Trends in digital health in recent years point to a rise in products and services offering remote patient monitoring and diagnoses. Commonly referred to as “telehealth” or “telemedicine,” a market expected to reach $64 billion by 2022, it is a growing field that allows for more convenient, often quicker access to physicians and specialists via smartphone, computer, or medical device, and is especially significant for those in remote or rural areas.
Israeli startup Healthymize has been making big strides in this direction. With its personalized, artificial intelligence-based voice analyzing software, Healthymize turns smart devices into remote patient monitoring devices for voice-affecting diseases such as asthma, pneumonia or chronic obstructive pulmonary disease (COPD). It automates labor-intensive phone monitoring to manage chronic patients, giving healthcare professionals the ability to assess the speech of a patient at any time.
Get our weekly newsletter directly in your inbox!Sign up
The Healthymize system, through an app, analyzes voice samples submitted by patients and picks up on any abnormalities that could signify an imminent flare-up, characterized by coughing, shortness of breath, and the production of sputum (a mix of saliva and mucus) in the respiratory tract. The monitoring is vital for patients with voice-altering conditions as delayed diagnosis of a flare-up could mean immediate hospitalization.
If an abnormality is detected, medical teams are alerted through the system so care can be administered as soon as possible. The goal, says Healthymize, is to “provide a voice monitoring solution for home care, chronic care management, and readmission preventions.”
Healthymize was founded in 2016 by Dr. Shady Hassan, then an internal medicine physician at the Carmel Medical Center, and Daniel Aronovich, then a PhD student in electrical engineering at the Technion-Israel Institute of Technology. The two previously met at a hackathon at the Technion and began working on an idea with the potential to revolutionize the lives of hundreds of thousands of COPD patients worldwide.
Healthymize, based in Haifa sought to bring advanced technology to an older, more time-consuming system. Typically, a COPD patient would need to get ahold of their doctor who would listen to any possible voice pattern changes and make a call. With Healthymize’s software solution, there would be no need for the call as the process of identifying a problem would be “100 percent automated, based on artificial intelligence,” says Aronovich, who serves as CTO, with Dr. Hassan as CEO.
Over the past two years, Healthymize has been making strides to bring its solution to market. In October, it won the Henry Ford Health System AI Challenge, besting nearly 50 applicants and earning $75,000 in funding to sponsor research and clinical development of its breakthrough technology at Henry Ford Healthcare Systems, one of the leading healthcare companies in the US.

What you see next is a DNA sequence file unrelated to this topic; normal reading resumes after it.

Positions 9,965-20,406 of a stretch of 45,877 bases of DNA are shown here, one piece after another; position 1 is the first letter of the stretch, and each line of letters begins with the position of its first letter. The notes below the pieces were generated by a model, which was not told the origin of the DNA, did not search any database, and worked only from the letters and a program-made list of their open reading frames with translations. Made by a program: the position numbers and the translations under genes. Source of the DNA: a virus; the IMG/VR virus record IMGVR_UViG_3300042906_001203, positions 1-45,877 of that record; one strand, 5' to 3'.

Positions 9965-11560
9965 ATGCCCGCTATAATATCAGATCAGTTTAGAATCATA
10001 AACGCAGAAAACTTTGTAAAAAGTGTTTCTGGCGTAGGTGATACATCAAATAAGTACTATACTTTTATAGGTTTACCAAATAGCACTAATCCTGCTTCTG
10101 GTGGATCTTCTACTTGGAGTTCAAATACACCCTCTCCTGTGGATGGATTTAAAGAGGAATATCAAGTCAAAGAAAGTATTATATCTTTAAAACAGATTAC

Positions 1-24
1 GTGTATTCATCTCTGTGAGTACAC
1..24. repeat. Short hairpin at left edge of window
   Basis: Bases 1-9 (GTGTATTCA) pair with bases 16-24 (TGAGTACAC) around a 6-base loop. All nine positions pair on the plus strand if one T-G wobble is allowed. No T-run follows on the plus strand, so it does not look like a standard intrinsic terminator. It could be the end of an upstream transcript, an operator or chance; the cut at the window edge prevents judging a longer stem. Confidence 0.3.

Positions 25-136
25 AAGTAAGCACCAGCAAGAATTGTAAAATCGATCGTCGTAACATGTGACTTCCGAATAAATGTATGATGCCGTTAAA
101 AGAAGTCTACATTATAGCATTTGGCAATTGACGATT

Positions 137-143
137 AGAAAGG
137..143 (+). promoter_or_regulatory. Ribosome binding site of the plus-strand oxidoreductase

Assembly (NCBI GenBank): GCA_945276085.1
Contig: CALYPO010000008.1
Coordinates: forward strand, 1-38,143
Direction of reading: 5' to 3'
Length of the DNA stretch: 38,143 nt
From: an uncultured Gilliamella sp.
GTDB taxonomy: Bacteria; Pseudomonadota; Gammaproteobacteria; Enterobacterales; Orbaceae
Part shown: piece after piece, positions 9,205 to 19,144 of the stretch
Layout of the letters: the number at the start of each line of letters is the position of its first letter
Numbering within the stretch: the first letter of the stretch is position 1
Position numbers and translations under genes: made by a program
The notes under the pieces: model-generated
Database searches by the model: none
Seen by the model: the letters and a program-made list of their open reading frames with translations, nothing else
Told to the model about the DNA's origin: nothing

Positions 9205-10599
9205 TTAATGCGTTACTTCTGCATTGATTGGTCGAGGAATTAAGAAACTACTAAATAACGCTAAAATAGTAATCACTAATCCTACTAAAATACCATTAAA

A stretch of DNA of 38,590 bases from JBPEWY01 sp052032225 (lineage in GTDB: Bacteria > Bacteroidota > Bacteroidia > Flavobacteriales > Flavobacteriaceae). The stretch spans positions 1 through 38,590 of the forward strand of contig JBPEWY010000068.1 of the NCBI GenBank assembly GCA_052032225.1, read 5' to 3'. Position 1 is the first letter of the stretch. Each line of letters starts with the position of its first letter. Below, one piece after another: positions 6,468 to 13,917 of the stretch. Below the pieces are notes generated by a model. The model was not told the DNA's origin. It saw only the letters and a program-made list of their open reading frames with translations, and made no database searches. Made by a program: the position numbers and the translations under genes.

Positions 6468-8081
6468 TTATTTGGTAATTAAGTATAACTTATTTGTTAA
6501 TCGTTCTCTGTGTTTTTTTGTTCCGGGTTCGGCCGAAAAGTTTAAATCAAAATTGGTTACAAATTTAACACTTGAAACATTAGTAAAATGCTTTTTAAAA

Through this partnership, Healthymize will now be able to team up with an existing healthcare venture that provides remote monitoring systems which are already in use. “Partnering with Henry Ford is a very concrete step in the market.”, says Maura Rosenfeld, Healthymize’s Chief Business Development Officer. “Together we can build an offering that can be taken to market, an offering that is a real service to the patient.”
Rosenfeld says winning the challenge meant “confirmation by a strong partner as a validation of what we are doing,” which is an important step ahead of Series A fundraising over the next few months where the potential may be recognized by important financiers and thereby attract more capital.
“Healthymize has the potential to expand and detect other health-related concerns, such as heart disease and mental health issues,” said Scott Dulchavsky, M.D., Ph.D., CEO of the Henry Ford Innovation Institute and Chairman of Surgery and Surgeon in Chief at Henry Ford Hospital. “Our physicians are excited to partner with them and adapt their digital health platform while also aligning with existing smart-home-based, personal digital assistants on the market.”
Indeed Healthymize is entirely software-based and works on any device that has a microphone,” explains Rosenfeld. This includes smartphones, tablets, smart watches, and home virtual assistants.
Even landline and flip phone users can benefit from the software since their voice samples can be recorded and analyzed by Healthymize’s tech already installed on other devices. This is especially important for elderly patients. Patients with Henry Ford will have already “been equipped with a tablet that monitors their vitals, and our software will add information about their voice patterns to that,” Rosenfeld explains.
With Healthymize, existing monitoring systems can be fitted with voice technology, in addition to monitoring vital signs. On the clinical end of this system, a nursing team will have access to a dashboard which ranks every patient as green, yellow or red, depending on their health status. The medical team can then easily access information like pulse rate, temperature or voice quality through clicking on a patient’s name – and can react immediately if help is needed.
“It’s about targeting patient and physician engagement,” said Mark Coticchia, Vice President and Chief Innovation Officer for Henry Ford Health System, in a statement. “If we detect changes in health conditions before they become serious, we can reduce hospitalization and readmission rates significantly.”
With the first implementation trials on their way, sufferers of speech-altering diseases might soon see real relief in their daily lives.